Entrepreneurship Journal, 6/29/2016

Yesterday I did a book launch. It greatly exceeded my expectations. I’ll tell you about it.

I’ve had the idea for a couple years about writing a book about Angular + Rails. My site AngularOnRails.com is pretty popular and it stands to reason that some of the visitors there might like to read a book on the topic. The reason I didn’t write such a book was because I didn’t want to invest several months in writing the book only to discover that no one wanted to buy it (or too few people). I’ve experienced that sad scenario several times already and I’m not eager to do it yet another time.

I also couldn’t conceive of any other way to make money with AngularOnRails.com. This changed at MicroConf in April. Tim Conley suggested to me that I offer paid courses on the site. I have no idea why that didn’t occur to me before. I shared the idea with Brecht Palombo and he suggested that I pre-sell the courses before investing the time in creating them. Good idea.

It took my a while to figure out what to do. The plan I came up with was to start with a book priced at maybe $49, then evolve that book into a $200 course, then evolve that course into a $500 course, then evolve that course into a $1000 course, and so on, keeping each tier in place as I develop the next tier. What I would end up with is what they call a “product ladder”. Customers start with some little free offering, then buy the cheapest thing, then buy a more expensive thing, etc.

Yesterday I opened the book up for presale. I wanted to strike an appropriate balance between “don’t prematurely optimize” and “don’t half-ass it”. I also had a very hard time believing anyone would buy the book, so I found it very difficult to muster the motivation to do anything more than half-ass it. So I pretty much half-assed it.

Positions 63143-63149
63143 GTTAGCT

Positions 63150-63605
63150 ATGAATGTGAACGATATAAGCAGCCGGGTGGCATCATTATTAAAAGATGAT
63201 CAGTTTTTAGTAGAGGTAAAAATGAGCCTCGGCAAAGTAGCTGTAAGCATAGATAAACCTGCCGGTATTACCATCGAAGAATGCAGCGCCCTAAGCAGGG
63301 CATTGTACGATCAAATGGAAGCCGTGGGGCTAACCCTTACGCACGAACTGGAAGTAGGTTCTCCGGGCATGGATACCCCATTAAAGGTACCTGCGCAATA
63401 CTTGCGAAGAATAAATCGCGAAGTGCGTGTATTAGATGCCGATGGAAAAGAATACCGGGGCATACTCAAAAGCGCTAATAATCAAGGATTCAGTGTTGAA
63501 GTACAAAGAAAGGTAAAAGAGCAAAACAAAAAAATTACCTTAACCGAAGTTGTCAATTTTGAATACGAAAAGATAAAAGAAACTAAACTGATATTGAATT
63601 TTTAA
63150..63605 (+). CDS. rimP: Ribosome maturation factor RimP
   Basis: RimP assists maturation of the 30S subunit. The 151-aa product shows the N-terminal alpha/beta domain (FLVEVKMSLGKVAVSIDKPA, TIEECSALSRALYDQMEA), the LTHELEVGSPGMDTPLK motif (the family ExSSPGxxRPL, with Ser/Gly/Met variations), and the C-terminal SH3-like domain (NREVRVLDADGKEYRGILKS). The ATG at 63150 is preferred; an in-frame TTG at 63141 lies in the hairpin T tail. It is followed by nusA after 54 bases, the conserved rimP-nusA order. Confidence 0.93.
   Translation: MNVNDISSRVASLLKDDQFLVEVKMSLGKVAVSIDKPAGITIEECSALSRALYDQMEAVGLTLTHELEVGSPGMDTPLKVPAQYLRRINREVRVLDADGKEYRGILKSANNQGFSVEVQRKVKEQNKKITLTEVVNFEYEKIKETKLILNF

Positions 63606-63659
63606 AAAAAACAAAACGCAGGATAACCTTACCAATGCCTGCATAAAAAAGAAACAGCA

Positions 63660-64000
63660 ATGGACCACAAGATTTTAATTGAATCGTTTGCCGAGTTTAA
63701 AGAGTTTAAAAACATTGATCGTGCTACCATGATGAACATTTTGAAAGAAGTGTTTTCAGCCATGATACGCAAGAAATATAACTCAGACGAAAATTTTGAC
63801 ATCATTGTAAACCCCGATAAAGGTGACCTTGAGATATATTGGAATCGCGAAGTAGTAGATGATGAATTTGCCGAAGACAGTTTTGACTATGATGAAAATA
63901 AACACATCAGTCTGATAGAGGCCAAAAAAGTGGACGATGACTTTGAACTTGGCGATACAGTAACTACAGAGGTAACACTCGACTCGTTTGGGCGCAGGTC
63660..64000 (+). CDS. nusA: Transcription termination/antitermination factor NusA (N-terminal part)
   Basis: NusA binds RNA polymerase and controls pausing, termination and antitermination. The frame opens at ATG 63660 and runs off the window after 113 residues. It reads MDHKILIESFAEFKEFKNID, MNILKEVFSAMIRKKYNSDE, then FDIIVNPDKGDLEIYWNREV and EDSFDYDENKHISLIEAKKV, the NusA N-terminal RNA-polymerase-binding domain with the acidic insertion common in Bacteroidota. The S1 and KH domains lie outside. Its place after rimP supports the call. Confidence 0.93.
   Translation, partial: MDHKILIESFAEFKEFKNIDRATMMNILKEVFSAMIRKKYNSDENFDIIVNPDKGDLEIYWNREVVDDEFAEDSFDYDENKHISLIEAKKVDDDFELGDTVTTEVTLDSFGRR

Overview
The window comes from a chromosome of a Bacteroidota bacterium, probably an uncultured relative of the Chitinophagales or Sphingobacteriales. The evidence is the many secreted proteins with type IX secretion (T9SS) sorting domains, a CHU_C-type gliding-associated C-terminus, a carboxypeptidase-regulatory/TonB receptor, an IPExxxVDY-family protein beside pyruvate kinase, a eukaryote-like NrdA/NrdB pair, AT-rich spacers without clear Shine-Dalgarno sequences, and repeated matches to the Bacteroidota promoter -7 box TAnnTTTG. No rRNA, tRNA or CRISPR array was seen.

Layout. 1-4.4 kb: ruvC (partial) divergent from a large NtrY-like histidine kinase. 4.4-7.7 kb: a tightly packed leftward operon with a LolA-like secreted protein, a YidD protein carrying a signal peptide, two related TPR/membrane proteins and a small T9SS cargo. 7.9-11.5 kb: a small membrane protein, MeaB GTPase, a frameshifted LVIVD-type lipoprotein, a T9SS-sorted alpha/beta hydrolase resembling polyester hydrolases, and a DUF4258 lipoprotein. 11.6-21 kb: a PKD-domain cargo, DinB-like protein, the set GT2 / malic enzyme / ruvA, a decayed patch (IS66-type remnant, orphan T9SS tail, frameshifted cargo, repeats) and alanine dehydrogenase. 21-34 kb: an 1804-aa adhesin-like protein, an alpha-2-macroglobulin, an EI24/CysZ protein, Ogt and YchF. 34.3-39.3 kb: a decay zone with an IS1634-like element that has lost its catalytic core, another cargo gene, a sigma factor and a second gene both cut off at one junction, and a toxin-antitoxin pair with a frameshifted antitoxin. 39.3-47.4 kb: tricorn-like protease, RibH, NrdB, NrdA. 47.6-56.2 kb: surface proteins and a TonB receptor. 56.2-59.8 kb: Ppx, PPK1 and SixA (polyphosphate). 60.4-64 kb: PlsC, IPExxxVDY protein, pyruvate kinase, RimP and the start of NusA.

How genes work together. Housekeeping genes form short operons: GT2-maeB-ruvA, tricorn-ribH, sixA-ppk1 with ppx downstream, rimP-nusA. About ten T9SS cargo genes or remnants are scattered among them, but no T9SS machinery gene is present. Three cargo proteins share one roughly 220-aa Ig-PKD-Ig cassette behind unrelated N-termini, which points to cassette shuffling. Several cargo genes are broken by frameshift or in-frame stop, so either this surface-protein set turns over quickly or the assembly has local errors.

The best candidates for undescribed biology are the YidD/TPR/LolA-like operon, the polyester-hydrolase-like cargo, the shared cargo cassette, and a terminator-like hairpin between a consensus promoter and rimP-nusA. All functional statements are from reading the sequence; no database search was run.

To my surprise, seven people bought the book. All seven bought the $39 tier meaning my total sales yesterday were $273. That’s nothing compared to the $5,000 or $10,000 book launches I read about, but for someone who has experienced so many utter failures over the years, I’ll gladly accept a $273 launch. I was already happy after just one person bought the book. When the second person bought, I couldn’t believe my luck. Four people had bought by the time I went to bed, and again I was completely satisfied with this number. When I woke up this morning I discovered that three more people had preordered the book yesterday for a total of seven.

A question I’m asking myself now is what are the next steps. Obviously, one of the next steps is to actually write the book and deliver it. Delivery is scheduled for September 1st. I believe I should also keep the blog posts rolling so I can keep my email list warm. (My email list is a little over 300 people now.) At some point I should also create a not-half-assed version of my sales page but I’m not sure where to prioritize that.

Lastly, I’d like to make an observation. It took me 18 months to make my first dollar with Snip, and after that, I never earned more than about $60/month for a very long time. AngularOnRails.com has been around since 2014 (and I’ve been writing various technical blogs forever) but I didn’t decide to turn it into this-is-my-next-full-blown-product-business-attempt until April of this year. So it took me about two and a half months to make my first dollar with AngularOnRails.com, and instead of $30/mo like my first month of Snip revenue, I earned $273 in a day. Time will tell what my monthly revenue will be like from here on out but I think the time it takes to make your first dollar says a lot.

One thought on “Entrepreneurship Journal, 6/29/2016

  1. Pingback: Entrepreneurship Journal, 7/25/2016 – Jason Swett

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